How to treat diaper rash

Watch Jay Gordon, MD's video on How to treat diaper rash...
How to treat diaper rash | Kids in the House
KidsInTheHouse the Ultimate Parenting Resource
Kids in the House Tour

How to treat diaper rash

Babies all have very soft, delicate skin. Particularly in the diaper area, there are a lot of rashes. The diaper area is 100º warm, it’s occluded by the diaper and there is always urine or stool in there, no matter how often you change the baby, the baby pees 5 minutes later. So there are a lot of rashes. The most common diaper rash is just… it’s called a diaper rash. It’s a little reddening, it’s because it’s warm and wet and the best treatment is fresh air. Fresh air. Perhaps a very dilute baking soda solution, very dilute to create a little bit on alkaline median. Babies also get yeast infection. Yeast lives normally on all of our skin, but in a baby’s diaper area the skin can be soft and wet and a little bit damaged and a yeast infection can take on. And for that you may need either a non-prescription or a prescription cream. If it’s spreading rapidly, you’re going to need to talk to your doctor. Natural remedies that I use? Very, very, very dilute grapefruit seed extract. You can buy it at a health foods store. 2 or 3 drops in an ounce of water. Try it on your own tongue first to make sure it’s not too strong. Spray it on the diaper area. A very dilute baking soda solution – a teaspoon of baking soda in an ounce or two of water and you can gob it on the diaper area to create alkalinity. And again fresh air is the best treatment. And of course, if you put a few drops of breast milk on a diaper rash, it will help the inflammation go away quickly.
BABY, Diapering Issues and Tips

Watch Jay Gordon, MD's video on How to treat diaper rash...


Expert Bio

More from Expert

Jay Gordon, MD


Jay Gordon, MD, FAAP, IBCLC - In the middle of his residency training, pediatrician Jay Gordon took an unusual step. Deciding that he needed greater knowledge about nutrition, vitamins, and alternative medicine in order to practice medicine the way he wanted to, Dr. Gordon took a Senior Fellowship in Pediatric Nutrition at Sloan-Kettering Institute in New York City. After his residency at Children’s Hospital of Los Angeles, Dr. Gordon joined the teaching attending faculty at UCLA Medical Center and Cedars-Sinai Medical Center.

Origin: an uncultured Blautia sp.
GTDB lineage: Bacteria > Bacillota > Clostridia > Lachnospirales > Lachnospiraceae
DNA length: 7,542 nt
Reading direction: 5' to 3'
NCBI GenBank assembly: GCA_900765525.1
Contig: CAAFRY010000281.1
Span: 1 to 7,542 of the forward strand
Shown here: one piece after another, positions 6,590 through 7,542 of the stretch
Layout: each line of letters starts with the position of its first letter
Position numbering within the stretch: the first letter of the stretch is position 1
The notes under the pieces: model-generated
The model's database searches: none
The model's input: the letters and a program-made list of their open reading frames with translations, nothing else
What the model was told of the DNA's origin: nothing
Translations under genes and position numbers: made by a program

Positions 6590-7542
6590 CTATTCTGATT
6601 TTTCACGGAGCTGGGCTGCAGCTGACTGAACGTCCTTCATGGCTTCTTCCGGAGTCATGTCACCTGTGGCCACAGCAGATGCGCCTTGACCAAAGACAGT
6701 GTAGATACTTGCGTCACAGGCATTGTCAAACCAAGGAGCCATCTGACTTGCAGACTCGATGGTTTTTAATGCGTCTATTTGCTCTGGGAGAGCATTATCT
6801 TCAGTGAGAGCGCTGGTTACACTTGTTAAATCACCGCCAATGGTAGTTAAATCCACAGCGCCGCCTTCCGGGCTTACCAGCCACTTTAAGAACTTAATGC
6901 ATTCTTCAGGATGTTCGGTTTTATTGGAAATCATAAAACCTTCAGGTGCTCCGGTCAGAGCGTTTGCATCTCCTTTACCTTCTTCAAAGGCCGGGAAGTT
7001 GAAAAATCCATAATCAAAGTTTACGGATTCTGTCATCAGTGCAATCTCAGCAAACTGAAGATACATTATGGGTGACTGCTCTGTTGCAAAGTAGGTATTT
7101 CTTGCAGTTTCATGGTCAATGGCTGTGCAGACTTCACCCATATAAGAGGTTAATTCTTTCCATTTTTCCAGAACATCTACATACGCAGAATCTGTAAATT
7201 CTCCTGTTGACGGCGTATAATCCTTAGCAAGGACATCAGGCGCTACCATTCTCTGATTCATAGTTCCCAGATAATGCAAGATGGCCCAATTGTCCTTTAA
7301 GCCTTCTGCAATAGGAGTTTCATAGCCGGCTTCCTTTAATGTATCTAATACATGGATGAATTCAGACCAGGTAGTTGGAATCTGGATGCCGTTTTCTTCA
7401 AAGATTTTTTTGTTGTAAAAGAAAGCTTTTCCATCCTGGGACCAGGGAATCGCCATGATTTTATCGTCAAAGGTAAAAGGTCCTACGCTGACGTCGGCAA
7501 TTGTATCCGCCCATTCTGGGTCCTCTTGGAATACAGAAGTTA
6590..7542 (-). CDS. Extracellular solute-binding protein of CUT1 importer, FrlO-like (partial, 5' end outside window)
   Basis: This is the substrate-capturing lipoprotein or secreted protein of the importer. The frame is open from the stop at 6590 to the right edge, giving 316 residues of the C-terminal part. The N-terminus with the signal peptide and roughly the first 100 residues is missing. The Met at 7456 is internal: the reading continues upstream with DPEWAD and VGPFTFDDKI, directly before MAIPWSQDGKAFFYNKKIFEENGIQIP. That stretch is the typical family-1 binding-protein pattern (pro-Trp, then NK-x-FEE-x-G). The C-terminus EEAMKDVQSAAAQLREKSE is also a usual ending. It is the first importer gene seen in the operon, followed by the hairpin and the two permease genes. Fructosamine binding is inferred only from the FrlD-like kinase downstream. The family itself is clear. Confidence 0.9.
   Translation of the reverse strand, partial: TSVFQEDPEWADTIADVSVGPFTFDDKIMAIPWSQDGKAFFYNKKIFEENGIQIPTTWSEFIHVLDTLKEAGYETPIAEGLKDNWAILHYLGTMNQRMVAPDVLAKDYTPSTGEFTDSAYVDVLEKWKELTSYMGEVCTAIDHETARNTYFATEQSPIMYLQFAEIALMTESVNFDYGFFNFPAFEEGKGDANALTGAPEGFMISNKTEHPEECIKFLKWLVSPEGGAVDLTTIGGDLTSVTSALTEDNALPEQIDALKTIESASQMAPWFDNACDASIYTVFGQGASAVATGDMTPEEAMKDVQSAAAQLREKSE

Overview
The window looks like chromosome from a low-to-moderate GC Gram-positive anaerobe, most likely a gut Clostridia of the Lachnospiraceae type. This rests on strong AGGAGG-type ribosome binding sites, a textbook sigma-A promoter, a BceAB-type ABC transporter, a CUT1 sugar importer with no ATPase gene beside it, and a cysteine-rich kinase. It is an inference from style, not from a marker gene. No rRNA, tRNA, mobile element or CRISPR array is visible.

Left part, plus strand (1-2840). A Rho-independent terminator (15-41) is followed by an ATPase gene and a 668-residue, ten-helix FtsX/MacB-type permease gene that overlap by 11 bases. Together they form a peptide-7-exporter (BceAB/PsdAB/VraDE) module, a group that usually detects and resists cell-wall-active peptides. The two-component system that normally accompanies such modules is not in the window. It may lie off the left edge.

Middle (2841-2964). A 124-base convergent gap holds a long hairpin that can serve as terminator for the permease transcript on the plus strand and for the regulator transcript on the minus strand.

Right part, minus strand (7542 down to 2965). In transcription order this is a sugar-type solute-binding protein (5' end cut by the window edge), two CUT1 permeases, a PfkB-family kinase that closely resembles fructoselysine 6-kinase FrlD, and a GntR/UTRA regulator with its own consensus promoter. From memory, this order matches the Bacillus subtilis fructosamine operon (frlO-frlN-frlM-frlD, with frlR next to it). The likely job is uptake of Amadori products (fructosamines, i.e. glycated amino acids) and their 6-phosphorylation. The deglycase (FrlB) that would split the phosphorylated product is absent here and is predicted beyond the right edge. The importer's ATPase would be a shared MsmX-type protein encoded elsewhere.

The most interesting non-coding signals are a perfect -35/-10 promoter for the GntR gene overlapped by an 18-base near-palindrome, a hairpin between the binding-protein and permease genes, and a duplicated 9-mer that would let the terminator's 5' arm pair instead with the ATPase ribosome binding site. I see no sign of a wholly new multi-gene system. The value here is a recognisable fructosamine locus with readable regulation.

Intensely interested in infant nutrition and breastfeeding, Dr. Gordon is the first male physician to sit for and pass the International Board of Lactation Certification Exam and has served on the Professional Advisory Board of La Leche League for 24 years.

In addition to treating patients, he participates in the training of medical students and residents, lectures all over the world, writes books, and writes a monthly column for “Fit Pregnancy” magazine. He has contributed to “New York Parent,” “Parenting” magazine and has been quoted in the L.A. Times, New York Times, and The London Times.

Dr. Gordon’s first book, the well-received Good Food Today, Great Kids Tomorrow, offers a life-changing plan for families who want to make dramatic changes in health and fitness through nutrition. Brighter Baby examines the positive effect that attachment parenting, combined with infant massage, has on children’s health and intelligence. Other releases include: Good Night! The Parents’ Guide to the Family Bed and Hug Your Baby, a Gentle Guide through the First Year, which was released summer, 2002. He also authored Listening To Your Baby: A New Approach to Parenting Your Newborn, which still gets great reviews from parents. His most recent book is The ADD and ADHD Cure, the Natural Way to Treat Hyperactivity and Refocus Your Child.

When the American Academy of Pediatrics’ Committee on Television and the Media named Dr. Gordon “the most influential doctor in America,” they were referring, tongue-in-cheek, to Dr. Gordon’s role, as the medical script consultant, in eliminating lollipops from the office of “Doctor Weston,” lead character on the sitcom “Empty Nest.”

After two years of consulting on television scripts, sets, and ideas, Dr. Gordon was named CBS TV’s Medical Consultant for Children’s programming. He also worked for five years on ABC Television as the on-air medical correspondent for the “Home Show,” and continues to consult regularly for television and movies. He’s appeared on Fox 11 News, ABC’s 20/20 and most recently on Larry King Live. 

Dr. Gordon contributed and wrote the forward to Smart Medicine for a Healthy Child and The Encyclopedia of Vitamins and Supplements (both published in 1999), is pediatric consultant for “Fit Pregnancy” magazine and a frequent contributor to “Parents,” “Parenting,” and other media outlets.
 Busy as he is, Dr. Gordon finds that his most challenging job is “being a good husband and the best possible parent to my 22 year-old daughter.”

More Parenting Videos from Jay Gordon, MD >
Enter your email to
download & subscribe
to our newsletter